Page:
I don't want to become a word maven, but sometimes I get rather annoyed at linguistic abuses. Here's one.
I was reading The Haskell School of Expression this evening, when my eyes lit on the following phrase on page 144: "Instead of pushing this line of reasoning further, let's pursue a different tact based on the (valid) assumption that if m is even, then: m = m `quot` 2 + m `quot` 2."
You don't need to know anything about the equation, I just included that to show the complete quote. The important point is the abuse of the word tact in this context, which I've seen more than once. This comes from people imitating the sound of a common figure of speech without understanding it's origin. "Taking a different tack", from context clearly means trying a new approach or new direction, but to the ear, and the lazy tongue, tact rolls out almost as easily.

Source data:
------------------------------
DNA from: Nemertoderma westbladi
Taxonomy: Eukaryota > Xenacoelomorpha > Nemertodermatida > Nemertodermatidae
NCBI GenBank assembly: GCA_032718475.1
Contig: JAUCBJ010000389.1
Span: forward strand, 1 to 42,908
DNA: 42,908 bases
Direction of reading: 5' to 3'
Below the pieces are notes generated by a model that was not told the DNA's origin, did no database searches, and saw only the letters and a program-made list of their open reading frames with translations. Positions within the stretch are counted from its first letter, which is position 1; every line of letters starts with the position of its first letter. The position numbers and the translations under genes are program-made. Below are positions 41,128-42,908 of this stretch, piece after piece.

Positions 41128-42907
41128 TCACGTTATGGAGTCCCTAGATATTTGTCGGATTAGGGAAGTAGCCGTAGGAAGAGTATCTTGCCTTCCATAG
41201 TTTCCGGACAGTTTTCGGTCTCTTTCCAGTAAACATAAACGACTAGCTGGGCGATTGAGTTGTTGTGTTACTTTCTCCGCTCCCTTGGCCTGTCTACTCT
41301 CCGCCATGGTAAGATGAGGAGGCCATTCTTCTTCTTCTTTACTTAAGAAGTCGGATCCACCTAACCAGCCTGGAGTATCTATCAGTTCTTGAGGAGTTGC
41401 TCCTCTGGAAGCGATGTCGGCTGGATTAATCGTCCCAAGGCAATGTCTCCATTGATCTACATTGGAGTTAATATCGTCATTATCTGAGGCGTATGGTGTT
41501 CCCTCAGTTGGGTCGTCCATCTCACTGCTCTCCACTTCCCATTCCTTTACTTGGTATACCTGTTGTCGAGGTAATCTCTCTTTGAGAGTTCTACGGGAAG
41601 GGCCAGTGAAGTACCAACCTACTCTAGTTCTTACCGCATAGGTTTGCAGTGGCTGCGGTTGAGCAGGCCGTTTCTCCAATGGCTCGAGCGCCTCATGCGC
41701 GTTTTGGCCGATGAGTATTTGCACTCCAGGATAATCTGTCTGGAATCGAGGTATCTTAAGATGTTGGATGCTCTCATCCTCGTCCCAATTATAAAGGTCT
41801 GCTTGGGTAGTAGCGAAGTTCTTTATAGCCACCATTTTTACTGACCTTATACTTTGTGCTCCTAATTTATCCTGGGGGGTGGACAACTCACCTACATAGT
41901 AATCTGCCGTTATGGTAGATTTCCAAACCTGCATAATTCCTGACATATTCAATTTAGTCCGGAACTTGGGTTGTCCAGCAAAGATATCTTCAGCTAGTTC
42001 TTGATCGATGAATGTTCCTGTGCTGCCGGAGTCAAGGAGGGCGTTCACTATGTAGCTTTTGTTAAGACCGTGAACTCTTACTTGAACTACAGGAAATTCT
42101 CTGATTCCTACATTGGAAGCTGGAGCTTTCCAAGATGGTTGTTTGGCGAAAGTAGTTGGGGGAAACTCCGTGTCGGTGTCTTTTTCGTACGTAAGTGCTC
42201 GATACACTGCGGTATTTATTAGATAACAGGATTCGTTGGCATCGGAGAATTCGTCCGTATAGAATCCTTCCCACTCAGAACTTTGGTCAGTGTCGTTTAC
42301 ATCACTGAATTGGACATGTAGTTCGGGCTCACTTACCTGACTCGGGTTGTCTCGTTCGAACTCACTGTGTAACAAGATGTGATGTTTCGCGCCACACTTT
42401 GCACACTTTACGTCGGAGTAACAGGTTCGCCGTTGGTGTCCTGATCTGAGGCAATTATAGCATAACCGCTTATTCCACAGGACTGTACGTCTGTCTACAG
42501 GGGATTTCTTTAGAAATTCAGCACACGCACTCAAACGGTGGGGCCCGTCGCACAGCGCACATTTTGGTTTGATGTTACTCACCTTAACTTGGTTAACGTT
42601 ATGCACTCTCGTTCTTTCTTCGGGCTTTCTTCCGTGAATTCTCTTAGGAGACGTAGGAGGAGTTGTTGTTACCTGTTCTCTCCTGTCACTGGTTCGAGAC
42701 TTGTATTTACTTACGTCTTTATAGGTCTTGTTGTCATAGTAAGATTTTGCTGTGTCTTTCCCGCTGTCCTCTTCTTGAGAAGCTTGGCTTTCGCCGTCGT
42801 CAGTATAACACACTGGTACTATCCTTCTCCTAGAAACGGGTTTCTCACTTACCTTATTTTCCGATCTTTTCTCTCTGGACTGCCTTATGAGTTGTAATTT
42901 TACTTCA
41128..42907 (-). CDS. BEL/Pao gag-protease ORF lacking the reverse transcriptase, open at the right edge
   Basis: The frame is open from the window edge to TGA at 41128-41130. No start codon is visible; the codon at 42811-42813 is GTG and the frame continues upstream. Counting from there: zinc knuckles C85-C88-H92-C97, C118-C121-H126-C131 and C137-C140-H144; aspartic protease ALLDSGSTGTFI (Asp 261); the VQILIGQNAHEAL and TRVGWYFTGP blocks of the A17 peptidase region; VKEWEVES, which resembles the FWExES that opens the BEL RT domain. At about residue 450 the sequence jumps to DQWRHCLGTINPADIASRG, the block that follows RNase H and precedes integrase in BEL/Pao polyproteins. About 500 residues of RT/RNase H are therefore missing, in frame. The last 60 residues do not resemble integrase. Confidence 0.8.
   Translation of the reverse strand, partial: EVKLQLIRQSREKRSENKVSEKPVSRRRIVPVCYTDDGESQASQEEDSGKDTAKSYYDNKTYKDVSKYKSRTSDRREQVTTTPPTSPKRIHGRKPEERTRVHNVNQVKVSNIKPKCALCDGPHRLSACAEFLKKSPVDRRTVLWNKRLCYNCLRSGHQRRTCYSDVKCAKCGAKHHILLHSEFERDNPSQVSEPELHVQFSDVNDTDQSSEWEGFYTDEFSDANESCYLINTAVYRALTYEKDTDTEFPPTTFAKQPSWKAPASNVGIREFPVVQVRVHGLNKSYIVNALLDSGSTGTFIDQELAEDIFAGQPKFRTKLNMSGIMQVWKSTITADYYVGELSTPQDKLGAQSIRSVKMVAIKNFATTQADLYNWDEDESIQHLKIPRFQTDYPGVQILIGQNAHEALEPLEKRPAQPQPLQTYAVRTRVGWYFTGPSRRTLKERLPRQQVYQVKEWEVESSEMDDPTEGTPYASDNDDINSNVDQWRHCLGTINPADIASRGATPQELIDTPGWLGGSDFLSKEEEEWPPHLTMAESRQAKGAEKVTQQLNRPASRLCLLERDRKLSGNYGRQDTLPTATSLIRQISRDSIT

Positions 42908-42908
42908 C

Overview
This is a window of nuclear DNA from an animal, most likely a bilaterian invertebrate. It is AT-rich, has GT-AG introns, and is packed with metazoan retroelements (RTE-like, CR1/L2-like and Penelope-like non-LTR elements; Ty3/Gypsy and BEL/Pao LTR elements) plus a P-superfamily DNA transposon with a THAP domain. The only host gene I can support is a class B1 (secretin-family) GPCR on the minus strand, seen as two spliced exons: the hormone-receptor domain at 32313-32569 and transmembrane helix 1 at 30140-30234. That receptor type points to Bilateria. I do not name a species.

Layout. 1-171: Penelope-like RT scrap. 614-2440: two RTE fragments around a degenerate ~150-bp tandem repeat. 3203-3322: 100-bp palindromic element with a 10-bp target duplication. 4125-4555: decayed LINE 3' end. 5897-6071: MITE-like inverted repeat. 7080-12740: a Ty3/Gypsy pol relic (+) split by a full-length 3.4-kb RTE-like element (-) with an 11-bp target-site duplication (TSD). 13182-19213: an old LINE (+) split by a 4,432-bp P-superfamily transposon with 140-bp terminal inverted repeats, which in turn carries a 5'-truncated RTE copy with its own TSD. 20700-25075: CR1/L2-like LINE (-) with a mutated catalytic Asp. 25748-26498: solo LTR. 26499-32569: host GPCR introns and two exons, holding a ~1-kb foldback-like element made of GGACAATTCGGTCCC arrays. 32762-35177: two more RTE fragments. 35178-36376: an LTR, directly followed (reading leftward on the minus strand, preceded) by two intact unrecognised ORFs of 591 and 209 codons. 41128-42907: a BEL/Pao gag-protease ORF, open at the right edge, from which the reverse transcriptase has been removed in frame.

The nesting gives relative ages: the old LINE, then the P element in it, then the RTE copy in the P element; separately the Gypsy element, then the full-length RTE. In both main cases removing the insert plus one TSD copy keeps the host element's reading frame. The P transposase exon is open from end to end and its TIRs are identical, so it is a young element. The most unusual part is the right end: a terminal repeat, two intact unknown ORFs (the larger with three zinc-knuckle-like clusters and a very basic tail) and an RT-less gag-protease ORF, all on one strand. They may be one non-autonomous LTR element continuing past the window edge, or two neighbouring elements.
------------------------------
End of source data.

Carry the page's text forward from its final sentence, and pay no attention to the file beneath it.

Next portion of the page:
But it's wrong! Tact and tack are short words. Even if the average person has no reason to know what a tack(line) is, or how to tack into the wind, they must surely understand the meaning of tact well enough to wonder what the heck "pursue a different tact" should mean?
Google search pursue +different +tack: 11,000 results.
Google search pursue +different +tact: 12,500 results!
The illiterate are winning!